It looks like an R3CEV-Ripple partnership is in the works.
This development could be a sign of the bundling of distributed ledgers and alliances between companies and consortiums in the space.
The news was teased on Twitter today by Ripple CEO Chris Larsen:
— Chris Larsen (@chrislarsensf) May 19, 2016
But Larsen’s intriguing tweet is not the whole story. R3’s research director Jo Lang wrote up an evaluation of Ripple back in July 2015 — as it happen, R3’s “inaugural evaluation” in the space. The report noted multiple weaknesses in Ripple’s network, particularly a reliance on third-party validators:
The risks of a consensus split, whether intentional or not, are not unique to Ripple. With proper monitoring in place, the potential negative impact for most scenarios is relatively low. Users’ risk tolerance and unique requirements would determine the mitigation strategy. However, the highly centralized model that the Ripple Network encourages fails to eliminate any need for a trusted third party, but rather creates a new type of trusted third party. This is especially risky, as there is potential for incentive misalignment between institutions and Ripple Labs.
Another cautionary note was struck due to the possibility Ripple might increase reliance on its native currency, XRP, the cryptocurrency with the third-highest market cap, after bitcoins and ether. But R3CEV’s takeaway on Ripple was on balance positive.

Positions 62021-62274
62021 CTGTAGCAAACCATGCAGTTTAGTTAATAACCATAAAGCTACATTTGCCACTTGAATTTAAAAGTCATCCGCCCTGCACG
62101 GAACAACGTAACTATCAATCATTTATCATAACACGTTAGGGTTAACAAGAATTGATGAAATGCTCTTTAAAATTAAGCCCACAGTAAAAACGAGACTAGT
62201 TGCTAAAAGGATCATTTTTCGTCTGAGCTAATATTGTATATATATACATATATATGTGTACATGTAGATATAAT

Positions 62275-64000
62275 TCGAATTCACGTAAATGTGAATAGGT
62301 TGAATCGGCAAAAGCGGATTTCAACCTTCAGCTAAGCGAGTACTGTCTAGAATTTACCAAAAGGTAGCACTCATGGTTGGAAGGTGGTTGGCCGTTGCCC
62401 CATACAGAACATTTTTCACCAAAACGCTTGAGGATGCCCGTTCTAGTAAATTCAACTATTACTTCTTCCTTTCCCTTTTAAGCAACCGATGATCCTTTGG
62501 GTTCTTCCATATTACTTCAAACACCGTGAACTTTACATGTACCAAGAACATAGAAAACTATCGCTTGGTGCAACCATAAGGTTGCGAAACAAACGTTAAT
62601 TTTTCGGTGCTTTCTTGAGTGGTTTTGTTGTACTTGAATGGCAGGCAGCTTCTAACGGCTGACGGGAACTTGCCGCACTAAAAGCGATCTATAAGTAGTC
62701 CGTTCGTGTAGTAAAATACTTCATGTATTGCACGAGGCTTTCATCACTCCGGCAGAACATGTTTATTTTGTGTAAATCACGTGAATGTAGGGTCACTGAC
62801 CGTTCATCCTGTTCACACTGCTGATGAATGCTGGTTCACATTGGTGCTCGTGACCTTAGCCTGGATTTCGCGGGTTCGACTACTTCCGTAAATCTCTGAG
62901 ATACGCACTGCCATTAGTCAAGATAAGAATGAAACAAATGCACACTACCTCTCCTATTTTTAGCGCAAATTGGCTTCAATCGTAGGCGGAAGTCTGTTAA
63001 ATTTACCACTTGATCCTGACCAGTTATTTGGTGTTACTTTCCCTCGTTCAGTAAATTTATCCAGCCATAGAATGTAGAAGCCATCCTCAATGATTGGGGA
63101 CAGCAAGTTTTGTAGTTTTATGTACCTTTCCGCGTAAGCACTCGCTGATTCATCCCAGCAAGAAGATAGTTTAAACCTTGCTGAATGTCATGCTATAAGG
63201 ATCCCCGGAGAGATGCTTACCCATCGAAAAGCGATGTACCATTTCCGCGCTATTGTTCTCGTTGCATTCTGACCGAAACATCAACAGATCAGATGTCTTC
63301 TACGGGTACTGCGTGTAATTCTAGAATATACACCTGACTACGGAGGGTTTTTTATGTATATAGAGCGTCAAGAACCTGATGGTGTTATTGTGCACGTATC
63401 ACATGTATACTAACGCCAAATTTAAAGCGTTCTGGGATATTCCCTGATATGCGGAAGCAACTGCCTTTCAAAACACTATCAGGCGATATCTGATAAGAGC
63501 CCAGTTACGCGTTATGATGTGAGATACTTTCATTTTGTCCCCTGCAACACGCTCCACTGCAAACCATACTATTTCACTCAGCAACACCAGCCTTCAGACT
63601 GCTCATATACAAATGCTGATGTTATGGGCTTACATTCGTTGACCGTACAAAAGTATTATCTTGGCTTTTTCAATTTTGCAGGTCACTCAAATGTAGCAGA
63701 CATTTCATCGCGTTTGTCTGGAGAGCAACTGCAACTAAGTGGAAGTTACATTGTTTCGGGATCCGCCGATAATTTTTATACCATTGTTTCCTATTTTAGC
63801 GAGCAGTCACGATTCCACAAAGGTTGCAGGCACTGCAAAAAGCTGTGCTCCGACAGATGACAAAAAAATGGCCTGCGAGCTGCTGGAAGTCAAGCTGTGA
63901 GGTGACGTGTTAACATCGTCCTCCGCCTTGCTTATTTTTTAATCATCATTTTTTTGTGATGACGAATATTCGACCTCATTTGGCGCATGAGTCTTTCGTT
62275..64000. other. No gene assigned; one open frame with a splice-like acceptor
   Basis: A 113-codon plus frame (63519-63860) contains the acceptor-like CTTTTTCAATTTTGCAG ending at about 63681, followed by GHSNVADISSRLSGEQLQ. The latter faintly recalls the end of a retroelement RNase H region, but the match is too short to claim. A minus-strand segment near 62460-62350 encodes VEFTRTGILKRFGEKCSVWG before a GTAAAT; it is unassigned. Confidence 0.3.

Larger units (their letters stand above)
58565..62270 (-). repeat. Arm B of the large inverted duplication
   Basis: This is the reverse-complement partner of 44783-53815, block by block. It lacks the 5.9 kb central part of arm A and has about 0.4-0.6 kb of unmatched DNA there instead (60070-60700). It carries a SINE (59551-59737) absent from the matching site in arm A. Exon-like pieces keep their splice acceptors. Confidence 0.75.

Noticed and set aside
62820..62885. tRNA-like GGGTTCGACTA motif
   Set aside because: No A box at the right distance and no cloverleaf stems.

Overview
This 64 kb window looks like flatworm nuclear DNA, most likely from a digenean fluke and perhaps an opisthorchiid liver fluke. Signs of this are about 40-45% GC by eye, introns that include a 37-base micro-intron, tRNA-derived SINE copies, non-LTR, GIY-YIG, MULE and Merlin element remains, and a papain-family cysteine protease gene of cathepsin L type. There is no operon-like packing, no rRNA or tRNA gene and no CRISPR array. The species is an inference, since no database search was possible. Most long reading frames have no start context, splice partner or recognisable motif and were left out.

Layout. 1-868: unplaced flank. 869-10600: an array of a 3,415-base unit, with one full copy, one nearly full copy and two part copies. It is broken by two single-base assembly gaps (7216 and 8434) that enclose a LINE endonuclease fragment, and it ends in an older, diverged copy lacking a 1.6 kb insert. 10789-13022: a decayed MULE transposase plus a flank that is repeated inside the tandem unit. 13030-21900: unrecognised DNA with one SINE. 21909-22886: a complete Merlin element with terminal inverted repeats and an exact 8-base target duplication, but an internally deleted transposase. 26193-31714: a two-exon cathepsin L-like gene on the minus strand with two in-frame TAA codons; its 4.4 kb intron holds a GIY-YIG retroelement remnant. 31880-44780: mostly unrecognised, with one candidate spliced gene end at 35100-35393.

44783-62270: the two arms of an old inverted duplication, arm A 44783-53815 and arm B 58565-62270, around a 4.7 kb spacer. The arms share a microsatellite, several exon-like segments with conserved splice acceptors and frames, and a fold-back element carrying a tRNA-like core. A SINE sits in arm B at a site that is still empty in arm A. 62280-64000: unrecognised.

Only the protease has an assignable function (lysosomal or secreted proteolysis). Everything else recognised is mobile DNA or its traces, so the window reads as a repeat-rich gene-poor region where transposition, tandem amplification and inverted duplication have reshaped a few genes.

The HyperLedger Project, a rival consortium from the Linux Foundation, recently appointed a new head, Brian Behlendorf, who was a primary development of the Apache web server, on which much of the web runs.
Yet another consortium is led by Chain, whose CEO Adam Ludwin recently criticized Corda: “That solution [doesn’t] have a shared infrastructure. I get why they landed there because it turns out it’s incredibly hard to get both distribution and privacy, and to get the consensus — to get all the things you need in one system. Again, it comes back to really serious software engineering to make that happen.”
Ripple is explicitly positioned as a bank-centric settlement system and claims that 10 of the world’s 50 largest banks work with it. Here’s its description of what it does:
Ripple’s distributed financial technology allows for banks around the world to directly transact with each other without the need for a central counterparty or correspondent.
These goals are in line with R3CEV, which recently launched its own distributed ledger, Corda, which has supports consensus mechanisms and has no native cryptocurrency. A core tenet of Corda is that no trusted third party is needed — the flaw pointed out in Ripple last year.
Regardless, it appears Ripple may work within Corda as a settlement option available to banks. Indeed, a number of banks already “work” in some fashion with both R3CEV and Ripple.1 - Reader Likes This Post